I have written about AOL phishing scams many times, but an abundance of AOL phishing emails that are presently being circulated make this a topic worth writing about again. Reproduced below are three of them, the last of which is a phishing email about a generic account that doesn’t even attempt to tell you the name of your email carrier.   Scammers and identity thieves send out phishing emails to lure people into clicking on links in these emails that will either download keystroke logging malware on to the victim’s computer that will enable the identity thief to steal personal information from the victim’s computer and use it to make him or her a victim of identity theft or by clicking on the link, the victim will be directed to an official looking page requesting personal information under some legitimate sounding guise.  If the victim provides the requested personal information, it is used to make him a victim of identity theft.

Dear Member,Your mail-box might be shutdown within 24hrs due to your recent termination request. To cancel RE-SET , Log-in and wait response from Aol.


Webmail 2015 Security Team”


​​​​​​​​​​​​​​Account Termination

​Dear A0L User,

We received your request to terminate your A0L Mail Account and the process has started by our A0L Mail Team, Please give us 2 working days to close your A0L Mail Account.
​​please if you did not wish to termination , click below and sign in to cancel the termination request :”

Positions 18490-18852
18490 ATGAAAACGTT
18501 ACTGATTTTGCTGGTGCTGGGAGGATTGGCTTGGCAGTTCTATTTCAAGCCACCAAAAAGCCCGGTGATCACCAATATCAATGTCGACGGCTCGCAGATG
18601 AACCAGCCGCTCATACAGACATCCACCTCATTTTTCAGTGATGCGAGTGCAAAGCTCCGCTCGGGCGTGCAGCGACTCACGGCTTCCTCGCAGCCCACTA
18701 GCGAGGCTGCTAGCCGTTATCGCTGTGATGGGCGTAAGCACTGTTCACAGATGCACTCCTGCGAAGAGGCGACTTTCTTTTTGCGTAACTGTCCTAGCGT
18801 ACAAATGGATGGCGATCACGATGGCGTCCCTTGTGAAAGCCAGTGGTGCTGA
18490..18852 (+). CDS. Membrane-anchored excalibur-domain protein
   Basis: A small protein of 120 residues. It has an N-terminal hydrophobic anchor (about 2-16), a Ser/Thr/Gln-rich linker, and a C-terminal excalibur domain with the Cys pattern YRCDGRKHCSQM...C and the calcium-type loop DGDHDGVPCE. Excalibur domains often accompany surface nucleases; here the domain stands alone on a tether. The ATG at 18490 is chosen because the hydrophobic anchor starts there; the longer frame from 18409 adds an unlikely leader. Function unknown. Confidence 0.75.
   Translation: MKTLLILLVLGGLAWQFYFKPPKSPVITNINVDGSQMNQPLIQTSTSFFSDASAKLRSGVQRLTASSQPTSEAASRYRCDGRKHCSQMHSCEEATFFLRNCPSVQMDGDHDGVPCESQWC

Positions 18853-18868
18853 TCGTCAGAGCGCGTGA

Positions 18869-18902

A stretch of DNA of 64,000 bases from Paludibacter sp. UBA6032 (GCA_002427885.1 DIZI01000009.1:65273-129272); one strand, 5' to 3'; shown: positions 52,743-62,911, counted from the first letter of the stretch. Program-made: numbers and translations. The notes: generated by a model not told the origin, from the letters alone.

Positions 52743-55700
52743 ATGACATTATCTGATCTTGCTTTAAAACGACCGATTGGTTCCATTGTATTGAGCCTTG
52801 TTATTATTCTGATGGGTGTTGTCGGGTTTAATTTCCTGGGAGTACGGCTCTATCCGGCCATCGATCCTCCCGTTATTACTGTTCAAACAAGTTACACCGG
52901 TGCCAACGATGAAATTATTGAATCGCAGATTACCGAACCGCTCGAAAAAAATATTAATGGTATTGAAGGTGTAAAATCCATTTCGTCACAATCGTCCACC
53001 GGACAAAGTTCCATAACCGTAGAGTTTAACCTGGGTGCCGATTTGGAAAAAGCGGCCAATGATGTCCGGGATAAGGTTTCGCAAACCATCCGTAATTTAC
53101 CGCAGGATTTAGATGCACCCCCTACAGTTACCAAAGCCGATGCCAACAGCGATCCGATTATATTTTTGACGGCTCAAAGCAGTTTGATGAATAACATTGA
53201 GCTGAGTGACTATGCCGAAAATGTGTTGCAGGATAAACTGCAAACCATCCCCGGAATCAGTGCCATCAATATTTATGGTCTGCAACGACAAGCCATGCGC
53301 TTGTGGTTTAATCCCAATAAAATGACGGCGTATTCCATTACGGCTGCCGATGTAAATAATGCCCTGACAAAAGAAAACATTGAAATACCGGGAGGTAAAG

This last one is not specific to AOL, but contains many of the same phishing elements:

Dear User,
Your E-mail has exceeded the storage limit. You can not send or receive new messages until you re-validate your mail.  To re-validate the mailbox:- = Click to restore

Thank you!
Mail Administrator.”


Phishing emails such as these always wish to create a sense that immediate action is required in order to avoid some negative event such as your account being closed.  These particular emails are easy to identify as scams.  None of them came from an email address that was connected with an email provider.  In fact, they all came from personal email addresses that were probably those of innocent victims of a botnet where a cybercriminal takes control of the computers of innocent people and uses those computers to send out phishing emails and other such communications.  None of the emails reproduced above carried a company logo although, this is easy to counterfeit and shouldn’t be something that makes you consider such emails to automatically be legitimate if you do receive an email with an official corporate logo.  Finally, such phishing emails often contain, as these do, grammatical or spelling errors.  You should never click on any link or provide any personal information in response to an email unless you are absolutely sure that it is legitimate and safe to provide the requested information.  The best thing you can do is to contact the company that is purporting to be sending the email and inquire as to the legitimacy of the email you received.